A lot of exciting things have happened this month!
First, we had International Women’s Day, where the women of SEED, along with many other groups, marched through town.
The next morning we left for Sainte Luce, where SEED has a camp. It was GORGEOUS. I did a lot of things that would have freaked me out in a previous life, mostly like exist in closed spaces close to huntsmen spiders, and it was fine.
I think that’s kind of the big thing I’ve realised I’m learning from this experience. I can do hard things. My laptop broke when we went to Greece and I CRIED because I couldn’t imagine how I’d get through the trip without it. My laptop broke in Mada about 6 weeks ago and you just kind of get on with things. (That is my excuse why I got so behind on these updates). When we first moved in, the cockroaches terrified me, and now they are nothing. Just big beetles really. I used to be so neurotic about food and I’ve really come around there as well – there’s no point in stressing. If I did that here it would be every meal and that’s just a terrible way to live. I don’t find it embarrassing to have diarrhea or health issues – my body is incredible for how it’s gotten through everything. My bed is filled with ants and fleas, there are ALWAYS bugs all over me when I’m sleeping. For a while I was going to bed in full pants and socks but it’s just too hot so I let them have at it. You adjust. You can do hard things. What an empowering thing to not only believe but to know and live.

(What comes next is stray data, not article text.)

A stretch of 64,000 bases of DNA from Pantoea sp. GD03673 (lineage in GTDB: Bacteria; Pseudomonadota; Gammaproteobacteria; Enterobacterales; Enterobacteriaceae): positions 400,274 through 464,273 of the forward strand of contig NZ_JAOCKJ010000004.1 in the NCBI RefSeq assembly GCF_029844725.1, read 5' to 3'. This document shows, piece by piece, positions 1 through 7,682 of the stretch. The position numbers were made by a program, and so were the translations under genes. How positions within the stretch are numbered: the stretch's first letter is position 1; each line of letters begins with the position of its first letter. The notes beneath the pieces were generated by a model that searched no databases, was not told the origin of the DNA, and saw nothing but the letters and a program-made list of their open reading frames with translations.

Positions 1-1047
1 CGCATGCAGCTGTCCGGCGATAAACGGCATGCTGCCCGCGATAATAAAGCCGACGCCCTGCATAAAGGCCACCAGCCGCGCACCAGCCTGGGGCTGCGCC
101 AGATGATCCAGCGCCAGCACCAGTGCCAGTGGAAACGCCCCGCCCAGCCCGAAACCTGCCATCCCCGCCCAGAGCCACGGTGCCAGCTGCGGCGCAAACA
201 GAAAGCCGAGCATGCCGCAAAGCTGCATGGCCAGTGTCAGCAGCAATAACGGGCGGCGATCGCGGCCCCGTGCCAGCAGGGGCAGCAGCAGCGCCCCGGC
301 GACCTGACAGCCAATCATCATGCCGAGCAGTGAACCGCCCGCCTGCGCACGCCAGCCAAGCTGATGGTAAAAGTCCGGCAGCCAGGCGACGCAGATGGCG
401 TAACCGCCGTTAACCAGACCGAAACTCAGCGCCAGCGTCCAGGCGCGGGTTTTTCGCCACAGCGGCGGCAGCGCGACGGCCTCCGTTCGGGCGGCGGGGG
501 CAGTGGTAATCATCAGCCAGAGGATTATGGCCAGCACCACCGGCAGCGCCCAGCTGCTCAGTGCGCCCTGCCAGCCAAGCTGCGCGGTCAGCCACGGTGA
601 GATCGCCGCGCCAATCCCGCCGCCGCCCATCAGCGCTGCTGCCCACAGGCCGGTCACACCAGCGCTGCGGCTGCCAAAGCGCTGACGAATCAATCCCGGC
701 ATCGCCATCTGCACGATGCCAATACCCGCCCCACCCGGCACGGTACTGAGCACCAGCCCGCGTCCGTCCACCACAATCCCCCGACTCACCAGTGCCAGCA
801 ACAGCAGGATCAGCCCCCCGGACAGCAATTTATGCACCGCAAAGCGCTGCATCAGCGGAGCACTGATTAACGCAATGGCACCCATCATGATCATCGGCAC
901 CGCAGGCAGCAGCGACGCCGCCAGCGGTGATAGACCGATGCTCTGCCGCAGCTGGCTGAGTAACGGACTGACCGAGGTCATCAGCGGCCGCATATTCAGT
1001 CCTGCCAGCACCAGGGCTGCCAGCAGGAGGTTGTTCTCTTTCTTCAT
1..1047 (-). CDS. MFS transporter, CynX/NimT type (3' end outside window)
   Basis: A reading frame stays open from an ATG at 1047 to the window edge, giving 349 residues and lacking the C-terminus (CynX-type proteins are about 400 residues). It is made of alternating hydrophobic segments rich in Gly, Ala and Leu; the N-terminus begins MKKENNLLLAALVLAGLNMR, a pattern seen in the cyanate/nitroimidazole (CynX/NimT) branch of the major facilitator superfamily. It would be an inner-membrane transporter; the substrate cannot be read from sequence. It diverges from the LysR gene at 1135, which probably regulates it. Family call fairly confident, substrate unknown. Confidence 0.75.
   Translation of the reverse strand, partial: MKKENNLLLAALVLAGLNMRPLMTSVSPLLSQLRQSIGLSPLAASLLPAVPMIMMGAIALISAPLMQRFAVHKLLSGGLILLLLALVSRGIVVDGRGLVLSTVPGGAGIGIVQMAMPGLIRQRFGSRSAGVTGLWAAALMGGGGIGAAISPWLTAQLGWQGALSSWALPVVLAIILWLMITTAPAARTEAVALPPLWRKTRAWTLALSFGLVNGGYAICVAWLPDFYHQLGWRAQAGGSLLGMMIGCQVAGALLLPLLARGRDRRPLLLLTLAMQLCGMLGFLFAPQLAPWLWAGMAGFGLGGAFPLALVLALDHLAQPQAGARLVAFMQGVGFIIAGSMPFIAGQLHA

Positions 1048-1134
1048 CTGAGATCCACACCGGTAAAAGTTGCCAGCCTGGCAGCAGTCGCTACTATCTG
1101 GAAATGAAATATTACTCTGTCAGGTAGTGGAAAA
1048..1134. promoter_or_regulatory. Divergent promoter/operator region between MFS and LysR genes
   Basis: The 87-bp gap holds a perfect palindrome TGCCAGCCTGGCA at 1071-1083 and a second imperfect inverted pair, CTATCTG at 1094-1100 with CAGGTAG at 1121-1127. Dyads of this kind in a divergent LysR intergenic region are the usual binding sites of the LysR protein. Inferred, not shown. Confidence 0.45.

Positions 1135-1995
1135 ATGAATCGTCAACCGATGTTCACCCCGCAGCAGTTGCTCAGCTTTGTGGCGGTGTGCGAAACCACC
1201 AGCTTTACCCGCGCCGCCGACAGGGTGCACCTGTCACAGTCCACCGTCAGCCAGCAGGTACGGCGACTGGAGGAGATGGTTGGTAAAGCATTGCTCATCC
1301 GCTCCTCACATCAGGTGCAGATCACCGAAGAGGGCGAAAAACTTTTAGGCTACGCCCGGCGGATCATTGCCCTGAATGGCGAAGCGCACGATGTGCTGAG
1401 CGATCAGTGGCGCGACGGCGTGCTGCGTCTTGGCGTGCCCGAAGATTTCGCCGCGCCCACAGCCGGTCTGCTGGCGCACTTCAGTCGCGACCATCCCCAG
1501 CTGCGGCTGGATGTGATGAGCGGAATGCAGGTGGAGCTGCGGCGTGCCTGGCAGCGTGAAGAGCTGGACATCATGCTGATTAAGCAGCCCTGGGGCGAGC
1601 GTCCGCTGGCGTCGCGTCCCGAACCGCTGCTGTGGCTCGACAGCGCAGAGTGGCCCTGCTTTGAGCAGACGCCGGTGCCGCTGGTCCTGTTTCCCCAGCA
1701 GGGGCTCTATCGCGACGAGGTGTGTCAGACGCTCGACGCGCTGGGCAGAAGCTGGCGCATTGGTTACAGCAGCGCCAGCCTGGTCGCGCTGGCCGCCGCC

I also spent some time this month travelling in Ethiopia and Kenya, which I was freaked out about doing solo and really shouldn’t have been. First of all, compared to Mada those places might as well be the UK. I think another thing I’ve learned is life just goes on everywhere. Mada was recently named the poorest country in the world, and yes, sure, you can see that. The infrastructure is poor, as are the education and health systems and so on. But you can always find a bar to listen to music or have a dance, everyone still loves to laugh, and life honestly stops feeling any different there vs here. Kenya and Ethiopia used to sound exotic to me, but by the time I got there they felt familiar in ways they reminded me of Mada or the UK and interesting in ways they were different. But exotic isn’t really a thing, is it?
The last big highlight of month five was stopping in at Marie Stopes Madagascar in Tana. I spent an hour with the Country Director, just talking SRHR in Madagascar and it was educating and inspiring and wonderful. I’m so incredibly proud of the time I spend working for MSI and really hope to be back there some day.
I’m in the UK for another week and just got back from a quick trip to Sevilla with Gareth which was amaaazing. I’ll do posts about Addis and Nairobi and Sevilla soon, as well, now that I’ve got a working computer and SO MUCH FREE INTERNET WHAT.